Deep cuts at Canopy

Photo: Adobe/the oz.
1 Hershey Drive in Smiths Falls is pictured.

Canopy Growth is doing some heavy pruning.

The company announced Thursday it plans to close its 1 Hershey Drive facility in Smiths Falls, Ont., which early on in legalization was compared to Willy Wonka’s chocolate factory.

It also plans to cut 60% of its workforce—about 800 jobs total, 40% of which are impacted immediately.

Canopy says its West Kelowna grow facility, Doja, will continue to operate, as will its facility in Kincardine, Ont.

“We are transforming our Canadian business to an asset-light model and significantly reducing the overall size of our organization. These changes are difficult but necessary to drive our business to profitability and growth,” says Canopy CEO David Klein.

“Canopy must reach profitability to achieve our ambition of long-term North American cannabis market leadership.”

The cannabis corporation made the announcements Thursday in its most recent quarterly results.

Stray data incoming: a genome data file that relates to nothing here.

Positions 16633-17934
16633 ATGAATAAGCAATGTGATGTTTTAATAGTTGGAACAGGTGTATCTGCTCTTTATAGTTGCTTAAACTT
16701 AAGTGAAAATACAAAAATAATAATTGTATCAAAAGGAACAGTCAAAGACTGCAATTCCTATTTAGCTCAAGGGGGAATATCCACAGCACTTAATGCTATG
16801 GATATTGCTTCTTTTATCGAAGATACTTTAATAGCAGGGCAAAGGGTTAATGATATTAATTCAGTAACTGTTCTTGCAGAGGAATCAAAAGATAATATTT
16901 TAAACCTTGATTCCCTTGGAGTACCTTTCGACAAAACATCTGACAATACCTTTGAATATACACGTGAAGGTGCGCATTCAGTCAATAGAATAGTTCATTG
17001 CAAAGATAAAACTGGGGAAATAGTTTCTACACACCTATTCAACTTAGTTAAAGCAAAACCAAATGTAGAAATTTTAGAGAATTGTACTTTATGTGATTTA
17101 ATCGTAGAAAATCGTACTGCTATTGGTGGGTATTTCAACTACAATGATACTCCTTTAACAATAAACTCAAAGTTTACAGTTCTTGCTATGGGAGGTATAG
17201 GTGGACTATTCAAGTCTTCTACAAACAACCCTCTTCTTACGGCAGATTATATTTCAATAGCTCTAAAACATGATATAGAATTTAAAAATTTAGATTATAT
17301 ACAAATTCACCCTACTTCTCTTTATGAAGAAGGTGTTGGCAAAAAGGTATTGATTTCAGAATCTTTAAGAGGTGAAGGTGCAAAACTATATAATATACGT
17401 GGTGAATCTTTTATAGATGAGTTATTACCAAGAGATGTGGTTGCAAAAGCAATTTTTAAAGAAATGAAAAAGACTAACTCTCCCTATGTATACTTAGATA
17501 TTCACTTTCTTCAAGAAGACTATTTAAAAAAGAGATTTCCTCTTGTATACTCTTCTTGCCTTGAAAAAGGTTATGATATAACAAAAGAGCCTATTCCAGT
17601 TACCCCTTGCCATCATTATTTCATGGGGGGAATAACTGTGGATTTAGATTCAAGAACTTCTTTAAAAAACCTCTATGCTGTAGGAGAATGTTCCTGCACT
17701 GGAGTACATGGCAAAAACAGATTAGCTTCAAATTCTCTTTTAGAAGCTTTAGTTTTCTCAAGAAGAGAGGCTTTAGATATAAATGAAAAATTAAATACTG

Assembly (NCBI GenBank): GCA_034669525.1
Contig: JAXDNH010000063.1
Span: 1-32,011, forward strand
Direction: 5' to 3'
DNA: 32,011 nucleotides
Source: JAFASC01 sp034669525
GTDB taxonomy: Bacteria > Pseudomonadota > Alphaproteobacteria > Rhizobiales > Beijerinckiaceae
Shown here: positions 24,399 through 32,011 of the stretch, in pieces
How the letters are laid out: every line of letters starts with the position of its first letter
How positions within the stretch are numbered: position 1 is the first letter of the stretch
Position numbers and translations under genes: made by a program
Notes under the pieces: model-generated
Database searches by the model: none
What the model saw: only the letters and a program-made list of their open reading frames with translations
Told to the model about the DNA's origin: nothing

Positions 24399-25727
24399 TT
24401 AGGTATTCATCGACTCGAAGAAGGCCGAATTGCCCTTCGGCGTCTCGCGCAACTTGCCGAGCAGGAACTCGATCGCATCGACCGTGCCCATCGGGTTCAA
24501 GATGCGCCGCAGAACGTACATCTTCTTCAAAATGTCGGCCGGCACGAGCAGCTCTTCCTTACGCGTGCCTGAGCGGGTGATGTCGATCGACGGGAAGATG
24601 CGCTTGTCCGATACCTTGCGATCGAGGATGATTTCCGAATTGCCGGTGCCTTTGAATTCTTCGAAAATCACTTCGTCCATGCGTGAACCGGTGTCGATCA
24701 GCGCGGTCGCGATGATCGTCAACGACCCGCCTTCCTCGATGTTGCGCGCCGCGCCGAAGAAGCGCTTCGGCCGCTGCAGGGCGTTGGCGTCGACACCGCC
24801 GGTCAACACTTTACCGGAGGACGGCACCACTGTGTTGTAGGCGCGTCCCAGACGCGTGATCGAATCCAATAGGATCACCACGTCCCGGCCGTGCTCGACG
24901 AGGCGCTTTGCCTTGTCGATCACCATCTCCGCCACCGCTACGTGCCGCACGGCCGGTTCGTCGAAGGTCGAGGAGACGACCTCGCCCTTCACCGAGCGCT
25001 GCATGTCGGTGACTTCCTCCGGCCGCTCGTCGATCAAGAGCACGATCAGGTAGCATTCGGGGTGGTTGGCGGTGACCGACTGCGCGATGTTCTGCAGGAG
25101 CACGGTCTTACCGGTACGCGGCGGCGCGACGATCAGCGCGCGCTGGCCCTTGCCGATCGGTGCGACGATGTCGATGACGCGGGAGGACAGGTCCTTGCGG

The company posted net revenue for its past fiscal quarter of $101 million, down 28% from a year ago, for a net loss of $267 million. While its revenues drop, its operating expenses are increasing.  

Canopy says it will be eliminating 25-50% of its cannabis products from shelves.

Sales of dry-herb vapourizers by Storz & Bickel have also dipped.

Athlete supplement brand BioSteel, which falls under Canopy’s umbrella, appears to be doing relatively well. And its US holding, Acreage, is reporting increasing revenue.

Give a hit to the oz.

Class-action lawsuit against banks

A class-action lawsuit has been launched against several major Canadian banks, accusing them of “financial discrimination.”

Bank of Montreal, CIBC, Desjardins Federation, National Bank, Royal Bank, and TD Bank are named.

"For far too long, Canadian banks have treated the cannabis industry like pariahs, as if it was still completely illegal. By doing so, they are depriving the Canadian, but especially the local, economy of developing a promising market," says Maxime Guérin, a lawyer with Quebec-based law firm Groupe SGF

Read more on the oz.

Which eighth is the most wasteful?